However, there has been some limited fieldwork. In February, the Vulture Conservation Team of Rema Hotspot locally sourced one cow for the Vulture Feeding Station after making sure that the cow was safe for consumption. In April, 13 vultures (12 Himalayan Griffon and one Cinereous Vulture) were released (See here) from the Vulture Rescue Centre. As few of the vultures remained in the vicinity, just one goat was subsequently sourced and provided.
Cattle tissue samples are still being found in the field, and are being stored locally. Due to the lockdown situation the samples cannot be transported very far. When the situation improves, and assuming they have been adequately preserved, these samples will be taken for analysis. In the meantime, several vulture related papers are being worked on, as well as funding proposals, which will be submitted to the government. Finally, the recent cyclone destroyed the Himalayan Griffon vulture rescue centre but this is already being rebuilt through efforts of the Bangladesh Forest Department.
Pakistan. Thankfully most annual population monitoring and awareness raising campaigns were completed just ahead of lockdown in the Nagar Parkar Vulture Safe Zone (VSZ). Similarly, undercover surveys were completed in 31 districts with just 5 districts remaining in the Punjab province. For the Changa Manga breeding centre there were difficulties in sourcing vulture food i.e. goats and buffaloes, and also significant price increases. Fundraising for all activities (Nagar Parkar VSZ and Azad Jammu and Kashmir for the coming year is a now an even bigger challenge despite ongoing and much appreciated commitments of The Hawk Conservancy Trust.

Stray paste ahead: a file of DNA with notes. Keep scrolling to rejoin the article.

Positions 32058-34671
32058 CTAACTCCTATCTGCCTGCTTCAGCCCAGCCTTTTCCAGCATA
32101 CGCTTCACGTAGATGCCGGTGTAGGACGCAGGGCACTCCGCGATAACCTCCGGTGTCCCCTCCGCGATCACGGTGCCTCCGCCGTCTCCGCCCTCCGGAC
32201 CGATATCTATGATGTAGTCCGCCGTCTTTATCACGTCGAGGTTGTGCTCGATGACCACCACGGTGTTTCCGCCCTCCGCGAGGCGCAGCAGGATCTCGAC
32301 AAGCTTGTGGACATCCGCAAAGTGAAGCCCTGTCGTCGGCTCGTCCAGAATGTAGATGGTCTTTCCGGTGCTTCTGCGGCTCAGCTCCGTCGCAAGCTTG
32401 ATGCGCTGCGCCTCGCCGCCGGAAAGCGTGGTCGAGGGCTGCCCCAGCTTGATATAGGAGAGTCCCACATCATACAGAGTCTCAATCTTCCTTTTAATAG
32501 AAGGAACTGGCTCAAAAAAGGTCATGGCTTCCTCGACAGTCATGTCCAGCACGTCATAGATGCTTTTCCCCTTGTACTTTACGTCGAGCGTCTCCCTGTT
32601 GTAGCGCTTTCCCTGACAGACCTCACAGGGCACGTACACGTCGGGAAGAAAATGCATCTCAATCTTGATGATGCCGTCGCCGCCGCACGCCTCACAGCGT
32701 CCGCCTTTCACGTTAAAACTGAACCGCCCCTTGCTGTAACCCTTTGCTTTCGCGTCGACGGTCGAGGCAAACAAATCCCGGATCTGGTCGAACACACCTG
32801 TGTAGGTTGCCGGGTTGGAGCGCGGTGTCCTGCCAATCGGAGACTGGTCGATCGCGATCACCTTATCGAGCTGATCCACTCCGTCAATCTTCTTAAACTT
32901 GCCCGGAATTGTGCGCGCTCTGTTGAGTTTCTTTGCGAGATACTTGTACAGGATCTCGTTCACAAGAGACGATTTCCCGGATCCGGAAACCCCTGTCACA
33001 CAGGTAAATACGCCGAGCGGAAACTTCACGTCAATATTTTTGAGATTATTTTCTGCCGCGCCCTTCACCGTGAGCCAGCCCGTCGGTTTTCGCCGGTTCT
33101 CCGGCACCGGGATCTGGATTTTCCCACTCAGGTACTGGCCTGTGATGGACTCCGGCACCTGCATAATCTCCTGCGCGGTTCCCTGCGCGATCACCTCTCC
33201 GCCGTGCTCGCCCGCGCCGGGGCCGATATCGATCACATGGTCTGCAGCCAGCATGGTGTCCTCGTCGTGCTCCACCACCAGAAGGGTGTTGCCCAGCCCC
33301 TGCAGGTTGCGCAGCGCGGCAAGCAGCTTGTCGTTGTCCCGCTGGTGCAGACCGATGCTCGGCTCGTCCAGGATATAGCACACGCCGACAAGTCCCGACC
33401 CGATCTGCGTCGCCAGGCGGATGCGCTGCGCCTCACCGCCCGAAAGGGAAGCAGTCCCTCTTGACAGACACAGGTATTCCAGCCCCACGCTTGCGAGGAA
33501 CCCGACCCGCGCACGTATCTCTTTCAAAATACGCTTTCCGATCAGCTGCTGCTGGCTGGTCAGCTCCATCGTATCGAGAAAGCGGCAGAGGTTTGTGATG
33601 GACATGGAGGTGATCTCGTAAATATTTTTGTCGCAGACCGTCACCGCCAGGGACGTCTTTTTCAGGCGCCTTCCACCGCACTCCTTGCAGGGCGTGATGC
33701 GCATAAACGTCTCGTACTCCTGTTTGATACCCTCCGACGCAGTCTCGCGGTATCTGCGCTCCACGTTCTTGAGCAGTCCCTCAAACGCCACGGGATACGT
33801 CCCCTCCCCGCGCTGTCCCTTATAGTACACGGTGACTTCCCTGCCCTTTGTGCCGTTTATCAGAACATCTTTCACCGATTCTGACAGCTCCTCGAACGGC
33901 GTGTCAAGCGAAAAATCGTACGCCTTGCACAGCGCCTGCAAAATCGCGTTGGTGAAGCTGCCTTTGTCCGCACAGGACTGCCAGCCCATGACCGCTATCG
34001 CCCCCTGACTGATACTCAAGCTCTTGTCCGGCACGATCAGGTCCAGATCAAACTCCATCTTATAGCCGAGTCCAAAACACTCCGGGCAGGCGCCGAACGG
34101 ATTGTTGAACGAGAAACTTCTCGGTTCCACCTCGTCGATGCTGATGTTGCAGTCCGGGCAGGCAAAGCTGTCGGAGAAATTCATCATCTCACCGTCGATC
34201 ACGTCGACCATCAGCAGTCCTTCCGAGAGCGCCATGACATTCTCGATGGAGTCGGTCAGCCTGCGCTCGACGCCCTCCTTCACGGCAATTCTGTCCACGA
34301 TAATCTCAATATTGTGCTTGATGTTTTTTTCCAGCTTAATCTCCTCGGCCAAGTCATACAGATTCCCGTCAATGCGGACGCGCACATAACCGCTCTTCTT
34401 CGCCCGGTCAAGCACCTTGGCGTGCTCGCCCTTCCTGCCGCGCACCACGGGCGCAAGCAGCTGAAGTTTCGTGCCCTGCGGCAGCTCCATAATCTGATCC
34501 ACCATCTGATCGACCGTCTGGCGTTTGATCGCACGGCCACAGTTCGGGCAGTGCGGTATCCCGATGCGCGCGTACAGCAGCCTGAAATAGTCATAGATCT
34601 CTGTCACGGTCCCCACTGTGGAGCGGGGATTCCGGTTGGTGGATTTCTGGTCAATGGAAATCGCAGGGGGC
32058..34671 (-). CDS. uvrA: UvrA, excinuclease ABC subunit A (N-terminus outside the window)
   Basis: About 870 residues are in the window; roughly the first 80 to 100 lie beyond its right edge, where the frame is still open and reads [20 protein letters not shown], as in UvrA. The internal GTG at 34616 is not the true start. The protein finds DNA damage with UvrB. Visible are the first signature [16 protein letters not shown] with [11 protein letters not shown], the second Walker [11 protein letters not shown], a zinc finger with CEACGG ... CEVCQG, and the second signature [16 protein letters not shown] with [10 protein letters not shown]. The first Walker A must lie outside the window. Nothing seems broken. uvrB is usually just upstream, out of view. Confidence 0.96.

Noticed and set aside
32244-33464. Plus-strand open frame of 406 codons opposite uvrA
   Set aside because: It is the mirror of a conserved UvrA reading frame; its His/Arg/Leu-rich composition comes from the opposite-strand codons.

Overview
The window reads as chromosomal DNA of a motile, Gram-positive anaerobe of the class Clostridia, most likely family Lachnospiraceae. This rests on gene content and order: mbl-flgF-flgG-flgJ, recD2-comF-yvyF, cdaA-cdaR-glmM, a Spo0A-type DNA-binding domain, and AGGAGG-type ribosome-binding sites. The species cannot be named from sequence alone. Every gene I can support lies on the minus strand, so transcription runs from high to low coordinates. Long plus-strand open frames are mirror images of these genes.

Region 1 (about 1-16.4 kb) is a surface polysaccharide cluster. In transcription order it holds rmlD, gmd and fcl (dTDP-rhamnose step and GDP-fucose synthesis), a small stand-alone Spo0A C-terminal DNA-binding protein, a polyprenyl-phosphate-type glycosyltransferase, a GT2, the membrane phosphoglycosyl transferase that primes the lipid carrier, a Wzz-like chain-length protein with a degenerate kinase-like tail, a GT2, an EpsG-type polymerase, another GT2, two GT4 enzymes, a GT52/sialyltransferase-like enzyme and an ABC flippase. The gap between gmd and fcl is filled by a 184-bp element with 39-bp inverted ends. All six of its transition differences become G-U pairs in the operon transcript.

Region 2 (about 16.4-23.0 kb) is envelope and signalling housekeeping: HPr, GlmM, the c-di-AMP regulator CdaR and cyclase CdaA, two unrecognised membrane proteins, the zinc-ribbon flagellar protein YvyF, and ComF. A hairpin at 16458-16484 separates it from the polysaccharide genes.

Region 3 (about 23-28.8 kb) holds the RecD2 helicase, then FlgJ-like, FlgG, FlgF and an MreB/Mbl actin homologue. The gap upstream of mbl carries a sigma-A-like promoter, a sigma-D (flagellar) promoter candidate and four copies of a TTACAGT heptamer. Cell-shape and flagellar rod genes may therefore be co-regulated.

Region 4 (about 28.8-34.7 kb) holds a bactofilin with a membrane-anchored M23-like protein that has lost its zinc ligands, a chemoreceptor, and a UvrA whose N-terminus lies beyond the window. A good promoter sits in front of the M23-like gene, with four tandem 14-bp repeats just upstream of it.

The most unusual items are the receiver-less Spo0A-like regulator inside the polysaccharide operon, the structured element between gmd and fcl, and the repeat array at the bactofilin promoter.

Myanmar. The planned viewpoint survey population assessment and NSAID undercover survey in Shan (Eastern Myanmar) has been completed. However, the survey in Kachin State (Northern Myanmar) stopped after 20 points in total due to the lockdown travel restrictions. The survey will restart only after any further government announcement. BANCA has had to postpone the NSAIDs open survey and awareness-raising to local health departments and local farmers. This delay probably misses some opportunities of collaboration with pharmacy organisations and the Livestock and Breeding department. Collaborative education awareness in Shan State is also pending due to government restrictions on any gatherings of over five people. As restrictions start to relax, provisional plans for July and August are cautiously developing.
Cambodia. Thankfully the poison-response training was completed just ahead of the lockdown, as was the tagging of two white-rumped vultures. The latter has resulted in the discovery of a new breeding colony in Laos, but meanwhile other field activities have been severely restricted and the feeding sites have not been attended.
Funding streams for all partners are now more uncertain, and a major worry for most, so we will only know the full effects as time goes on.
Contributed by Krishna Bhusal, Vibhu Prakash, Alam Sarowar Dipu, Jamshed Choudhry, Thiri Daewe Aung, Ngwe Lwin, Ny Naiky, Chris Bowden.
Photos courtesy of Bird Conservation Nepal and IUCN Bangladesh.